On the other hand, there are many internal stressors that still surface from time to time:  occasional flashbacks to my childhood trauma, negative self-talk, perfectionistic tendencies, ruminating thoughts, anxious feelings, and pretending everything's ok when it's not.

woman sad pretending to be happy

The sad reality is that for many of us, stressors and/or perceived threats will continue to persist, keeping our fight or flight response turned on all the time (i.e. in a state of chronic stress).

So if we can’t prevent or avoid stress, whatcan we do?

Thankfully, with the right tools, knowledge, and support, we can learn to better manage stress and become more resilient to it.

It begins with a willingness to shift your mindset

I’ve learned to examine my childhood self and treat that little five year old girl with boundless love and compassion. I’ve learned to forgive my parents for their actions and behaviors, recognizing that they did the best they could to raise me given what they knew and had at the time. And most importantly I've learned to recognize my triggers, the stressors that cause feelings of fear and anxiety .

That's not to say that I’m  completely free of any fear or anxiety, but with the help of medicinal herbs, a daily meditation practice, coaching, and therapy, I've learned to manage my anxiety a whole lot better.

Woman meditation and practicing yoga

Over the years, meditation and body scanning have really helped me dial into what's happening inside my body when I’m triggered. Personally, I tend to feel it most in my gut and chest.  Before I knew how to manage it, likereallymanage it, I’d turn to comforting foods (i.e. stress eating) or to the internet to watch mindless, but entertaining Youtube videos for hours on end. Just to make my discomfort disappear. Yet it never seemed to disappear for good.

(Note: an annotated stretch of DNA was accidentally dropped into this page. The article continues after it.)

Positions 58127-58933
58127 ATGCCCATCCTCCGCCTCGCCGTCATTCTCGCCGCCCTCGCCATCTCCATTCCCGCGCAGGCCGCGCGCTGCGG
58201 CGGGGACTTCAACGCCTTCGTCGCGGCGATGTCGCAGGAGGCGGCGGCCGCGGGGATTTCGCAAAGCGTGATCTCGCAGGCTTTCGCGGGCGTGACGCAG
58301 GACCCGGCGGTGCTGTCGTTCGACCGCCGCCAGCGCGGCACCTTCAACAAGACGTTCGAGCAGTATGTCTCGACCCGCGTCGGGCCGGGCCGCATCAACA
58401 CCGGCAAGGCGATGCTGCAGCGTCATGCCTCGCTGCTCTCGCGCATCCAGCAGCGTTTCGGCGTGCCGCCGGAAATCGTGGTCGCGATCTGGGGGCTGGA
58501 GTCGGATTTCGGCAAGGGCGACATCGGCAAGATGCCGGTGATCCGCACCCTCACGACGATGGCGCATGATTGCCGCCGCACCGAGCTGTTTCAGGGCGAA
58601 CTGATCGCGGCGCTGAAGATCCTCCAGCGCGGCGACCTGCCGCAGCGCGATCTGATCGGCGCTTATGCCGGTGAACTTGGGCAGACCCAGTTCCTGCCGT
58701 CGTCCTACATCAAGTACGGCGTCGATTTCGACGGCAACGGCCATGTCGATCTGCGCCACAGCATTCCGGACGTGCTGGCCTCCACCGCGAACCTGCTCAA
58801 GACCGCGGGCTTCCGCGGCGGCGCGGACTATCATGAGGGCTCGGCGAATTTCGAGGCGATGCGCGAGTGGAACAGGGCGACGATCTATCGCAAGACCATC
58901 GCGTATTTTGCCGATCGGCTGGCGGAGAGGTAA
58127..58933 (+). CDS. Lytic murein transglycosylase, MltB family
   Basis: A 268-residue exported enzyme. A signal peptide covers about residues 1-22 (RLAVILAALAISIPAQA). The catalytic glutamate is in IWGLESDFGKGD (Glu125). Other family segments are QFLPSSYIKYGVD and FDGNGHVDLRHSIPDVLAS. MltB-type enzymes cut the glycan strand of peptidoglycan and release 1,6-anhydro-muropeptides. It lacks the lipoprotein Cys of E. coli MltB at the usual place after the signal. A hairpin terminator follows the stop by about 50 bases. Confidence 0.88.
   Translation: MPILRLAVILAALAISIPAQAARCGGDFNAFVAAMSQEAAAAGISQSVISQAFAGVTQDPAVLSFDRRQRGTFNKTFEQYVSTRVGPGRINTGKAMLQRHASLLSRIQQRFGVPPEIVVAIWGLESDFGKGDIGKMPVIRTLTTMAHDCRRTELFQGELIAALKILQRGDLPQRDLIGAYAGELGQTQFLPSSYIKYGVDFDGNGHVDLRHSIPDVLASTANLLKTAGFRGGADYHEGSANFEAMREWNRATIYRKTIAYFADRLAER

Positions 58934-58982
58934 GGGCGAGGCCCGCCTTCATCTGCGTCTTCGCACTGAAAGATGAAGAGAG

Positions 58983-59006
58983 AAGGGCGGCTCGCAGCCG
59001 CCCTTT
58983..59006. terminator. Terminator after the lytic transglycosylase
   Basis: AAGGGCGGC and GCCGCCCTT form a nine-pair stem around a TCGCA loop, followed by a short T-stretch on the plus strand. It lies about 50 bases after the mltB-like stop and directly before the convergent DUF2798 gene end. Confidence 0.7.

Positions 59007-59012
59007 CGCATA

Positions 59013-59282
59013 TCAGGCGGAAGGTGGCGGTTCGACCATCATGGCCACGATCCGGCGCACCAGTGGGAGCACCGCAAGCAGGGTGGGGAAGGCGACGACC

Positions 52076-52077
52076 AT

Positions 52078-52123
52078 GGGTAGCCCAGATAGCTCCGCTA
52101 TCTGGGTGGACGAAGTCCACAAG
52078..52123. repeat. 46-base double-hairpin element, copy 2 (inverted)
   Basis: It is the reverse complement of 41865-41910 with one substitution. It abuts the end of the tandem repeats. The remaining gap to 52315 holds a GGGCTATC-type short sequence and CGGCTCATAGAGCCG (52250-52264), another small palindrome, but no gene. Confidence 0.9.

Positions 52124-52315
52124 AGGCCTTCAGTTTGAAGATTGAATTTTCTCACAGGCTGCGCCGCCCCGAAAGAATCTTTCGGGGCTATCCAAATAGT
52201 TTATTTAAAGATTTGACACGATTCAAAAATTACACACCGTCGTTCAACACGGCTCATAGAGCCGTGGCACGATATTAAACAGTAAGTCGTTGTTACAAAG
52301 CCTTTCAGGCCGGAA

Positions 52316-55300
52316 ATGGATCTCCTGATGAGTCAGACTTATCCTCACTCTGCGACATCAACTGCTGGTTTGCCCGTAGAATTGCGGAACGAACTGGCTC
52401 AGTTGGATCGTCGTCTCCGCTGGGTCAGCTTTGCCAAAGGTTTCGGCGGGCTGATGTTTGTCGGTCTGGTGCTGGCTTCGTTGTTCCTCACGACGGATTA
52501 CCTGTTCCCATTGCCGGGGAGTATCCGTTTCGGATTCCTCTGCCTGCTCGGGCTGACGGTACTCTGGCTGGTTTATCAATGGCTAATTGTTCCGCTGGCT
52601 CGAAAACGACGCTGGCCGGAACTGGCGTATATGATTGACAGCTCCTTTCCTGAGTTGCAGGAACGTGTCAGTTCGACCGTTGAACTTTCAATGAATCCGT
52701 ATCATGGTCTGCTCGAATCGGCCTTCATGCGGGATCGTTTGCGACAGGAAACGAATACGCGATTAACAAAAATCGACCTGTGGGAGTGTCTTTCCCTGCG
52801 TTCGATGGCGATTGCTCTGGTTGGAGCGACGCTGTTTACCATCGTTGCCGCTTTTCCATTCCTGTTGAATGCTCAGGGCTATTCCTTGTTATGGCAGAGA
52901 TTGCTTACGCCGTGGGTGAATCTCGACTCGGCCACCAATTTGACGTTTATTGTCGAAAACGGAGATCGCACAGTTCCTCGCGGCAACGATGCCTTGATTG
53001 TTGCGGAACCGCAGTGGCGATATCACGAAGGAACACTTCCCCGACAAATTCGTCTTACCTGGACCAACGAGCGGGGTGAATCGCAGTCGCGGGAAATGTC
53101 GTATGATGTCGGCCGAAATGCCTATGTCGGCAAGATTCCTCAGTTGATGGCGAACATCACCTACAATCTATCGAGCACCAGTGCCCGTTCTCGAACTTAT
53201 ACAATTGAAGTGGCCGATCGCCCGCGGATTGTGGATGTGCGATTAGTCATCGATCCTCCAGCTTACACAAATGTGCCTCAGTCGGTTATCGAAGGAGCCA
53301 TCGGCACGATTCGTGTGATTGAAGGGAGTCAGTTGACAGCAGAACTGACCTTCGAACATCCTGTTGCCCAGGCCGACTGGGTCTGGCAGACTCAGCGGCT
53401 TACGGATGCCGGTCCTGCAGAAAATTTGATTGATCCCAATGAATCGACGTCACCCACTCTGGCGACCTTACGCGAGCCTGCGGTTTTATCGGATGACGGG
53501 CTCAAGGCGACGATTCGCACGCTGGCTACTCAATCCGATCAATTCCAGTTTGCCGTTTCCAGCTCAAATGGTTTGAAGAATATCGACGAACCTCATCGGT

Now, whenever stress hits, I respond to it by getting quiet, tuning into my body, and focusing on my breath. I bring all of my attention to the areas that feel tight and tense, feeling the discomfort and tuning into it with a heightened awareness. In the beginning, it was agonizing, but as I continued to sit andfeel all of my discomfort, the tension and tightness would gradually dissolve. The more I practiced becoming aware and accepting of any unpleasant sensations, the quicker they would dissolve. Mind you, none of this happened overnight or in just a few days. It took over a year of consistent practice, along with coaching, and a commitment to heal in order to experience these positive changes. 

When you set an intention to heal, and you create the time and space to do so, you are cultivating a life-long practice of mindfulness. And this, combined with daily practices of self-care, can be the most powerful form of stress management, guiding you to become more resilient to stress.

Relaxing and sitting comfortablyA holistic approach to managing stress & anxiety

Being a highly sensitive person (HSP), I’ve learned (and am still learning) how to manage stress by identifying my triggers, creating healthy boundaries, and learning to say no. And most importantly, I’ve learned to practice self-care, which for me includegrounding exercises,guided meditations, getting enough sleep, eating a well-balanced diet, and working with medicinal plants, includingherbs that promote self-love.

        Infographic eating a balanced diet

Infographic exercising for self-care

sleep for stress management Infographic

Managing stress for the highly sensitive person (HSP)

If you're not already familiar, "highly sensitive person" or HSP is a term that was coined by psychologist Dr. Elaine Aron in the mid 90's. Her research shows that highly sensitive people (HSPs) are a subset (15-20%) of the general population. Being HSP isn't a disorder or a flaw, but rather a personality trait where one's sensory processing sensitivity is relatively high. This makes many HSP’s susceptible to feeling overstimulated and stressed out, which is why it’s crucial to take steps to managing stress and preventing burnout so you can look and feel your best.

self-care for stress management

Wondering if you're a highly sensitive person (HSP)? 

Take the highly sensitive test here.

Let me know how you scored in the comments below!